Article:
What I say is that of course no one succeeds without taking personal responsibility, but that is not the only factor for POC in this country.  Among other things, racism is a POWERFUL FACTOR that can mitigate against personal acheivement.  

      Trobone says one factor tells the whole story.  I say two, at least.  Yes, those arguments are mutually exclusive.  Either the lack of "personal responsibility" explains all the ills of the black community, or it doesn't.  

      Why is this so hard?  It should be easy for either of you to simply say, “Well of course, racism is a real factor that seriously affects black people's lives and achievements.”  Why is it so hard to acknowledge such a powerful historic factor at work?

      I'd just love for you to flat out acknowledge that, and then the conversation could go on more fruitfully from there.

      --------------------- “These are troubling times. Corporation are treated like people. People are treated like things. …And if we ever needed to vote, we sure do need to vote now.” -- Rev. Dr. William J. Barber

      by Fiona West on Wed Jul 31, 2013 at 08:13:09 PM PDT

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      •  actually (0+ / 0-)

        that's not what I'm saying at all.

        And your thinly veiled accusations and insinuations about me being racists are inherently and completely wrong.

      •  and I've admitted many times (0+ / 0-)

        in this thread alone that racism is a factor.... not 100% of the time, but it's out there.

        And I have never said that personal appearance is the only factor holding people back, nor have I claimed it is the key to success.

        I have simply, and repreatedly stated that people of every color, religion, etc need to consider their personal brand and personal appearance.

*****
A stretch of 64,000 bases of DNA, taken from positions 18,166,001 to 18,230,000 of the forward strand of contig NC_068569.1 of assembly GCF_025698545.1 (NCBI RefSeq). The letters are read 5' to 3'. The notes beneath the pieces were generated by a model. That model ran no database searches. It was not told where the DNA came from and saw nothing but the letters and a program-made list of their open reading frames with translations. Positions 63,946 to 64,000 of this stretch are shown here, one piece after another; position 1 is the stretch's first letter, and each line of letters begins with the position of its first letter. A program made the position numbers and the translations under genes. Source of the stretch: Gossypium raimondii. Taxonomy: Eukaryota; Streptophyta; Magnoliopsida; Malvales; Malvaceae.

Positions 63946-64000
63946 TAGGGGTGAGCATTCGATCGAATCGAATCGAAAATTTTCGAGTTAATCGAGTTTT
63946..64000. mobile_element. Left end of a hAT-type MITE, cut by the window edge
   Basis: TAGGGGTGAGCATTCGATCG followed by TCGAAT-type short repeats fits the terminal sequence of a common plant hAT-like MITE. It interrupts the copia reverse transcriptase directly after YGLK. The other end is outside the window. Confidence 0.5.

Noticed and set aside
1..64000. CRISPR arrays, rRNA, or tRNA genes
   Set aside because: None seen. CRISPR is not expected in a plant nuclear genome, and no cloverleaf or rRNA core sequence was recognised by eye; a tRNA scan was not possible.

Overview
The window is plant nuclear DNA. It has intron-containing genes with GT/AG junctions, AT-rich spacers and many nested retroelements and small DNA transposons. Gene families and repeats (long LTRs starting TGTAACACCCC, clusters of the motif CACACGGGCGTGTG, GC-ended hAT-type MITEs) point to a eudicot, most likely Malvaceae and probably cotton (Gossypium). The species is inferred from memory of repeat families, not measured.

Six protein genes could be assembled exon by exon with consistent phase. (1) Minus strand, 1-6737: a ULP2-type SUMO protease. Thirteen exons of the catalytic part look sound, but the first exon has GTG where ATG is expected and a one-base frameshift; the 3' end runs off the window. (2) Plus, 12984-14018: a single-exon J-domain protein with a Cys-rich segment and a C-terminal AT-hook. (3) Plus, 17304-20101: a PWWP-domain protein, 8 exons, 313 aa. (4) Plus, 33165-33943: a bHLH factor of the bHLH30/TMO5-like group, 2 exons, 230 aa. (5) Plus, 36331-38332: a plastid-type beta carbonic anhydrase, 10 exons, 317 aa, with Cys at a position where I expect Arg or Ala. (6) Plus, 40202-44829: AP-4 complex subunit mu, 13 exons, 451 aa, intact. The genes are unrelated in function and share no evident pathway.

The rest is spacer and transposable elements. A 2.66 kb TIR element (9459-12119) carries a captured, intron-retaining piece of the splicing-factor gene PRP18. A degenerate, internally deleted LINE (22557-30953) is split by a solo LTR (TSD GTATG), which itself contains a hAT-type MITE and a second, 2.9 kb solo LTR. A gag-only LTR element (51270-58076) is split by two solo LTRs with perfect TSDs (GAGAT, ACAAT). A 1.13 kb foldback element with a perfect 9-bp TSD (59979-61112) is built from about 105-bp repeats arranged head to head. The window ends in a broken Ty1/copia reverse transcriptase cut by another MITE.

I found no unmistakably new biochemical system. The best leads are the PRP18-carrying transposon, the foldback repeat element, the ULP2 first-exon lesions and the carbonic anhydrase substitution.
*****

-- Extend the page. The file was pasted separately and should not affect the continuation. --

It's not a black problem, it's an everyone problem.

      •  Why is it so hard (1+ / 0-)
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        To recognize that both things are ging on and are mutually reinforcing?  

        Proper presentation is a social signaling function an learning those signals requires access to settings where you learn them.  They require mentors and training.  People help those who are of the same social group and are neutral to everyone else.   Since blacks are under represented in positions of power, far too few black professionals have the mentors and sponsors to get the inside track.  This is a significant contributor to white privileges and its flip side institutional racism.  So, even without a ton of animus (which is also prevalent) we see being of the wrong group, being different, even having the wrong name leaves people without the leg up that one often needs to get in the door.   Obviously it isn't a 100% thing (note: President Barack Obama has done well) but statistically spread over the entire population it creates big disparities in income and access.

        That lack of access in turn creates negative impressions of the under class. You know,every under class, whether black people in the US, Turks in Holland, or Koreans in Japan, has the same charges leveled at them.  The language is eerily similar.  So, lack of access reinforces negative stereotypes which drives a lack of access and a perception of "doing it wrong"

        These two things are really part of the same elephant

        Touch all that arises with a spirit of compassion. An activist seeks to change opinion.

        by Mindful Nature on Thu Aug 01, 2013 at 04:19:07 PM PDT

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        •  I agree. (0+ / 0-)

          Of course, not all black people are underclass.  YOung people from working class or middle class backgrounds, who work to get good educations and are free of sagging pants, can still run into racism and rejection because of the assumptions or unease created in the dominant majority by underclass images.  But I know you know all that.

          There's a white underclass as well, mostly rural (and grindingly poor, of course).  But they aren't taken to define anything essential about the nature of white people.

          --------------------- “These are troubling times. Corporation are treated like people. People are treated like things. …And if we ever needed to vote, we sure do need to vote now.” -- Rev. Dr. William J. Barber

          by Fiona West on Fri Aug 02, 2013 at 05:43:00 PM PDT

          [ Parent ]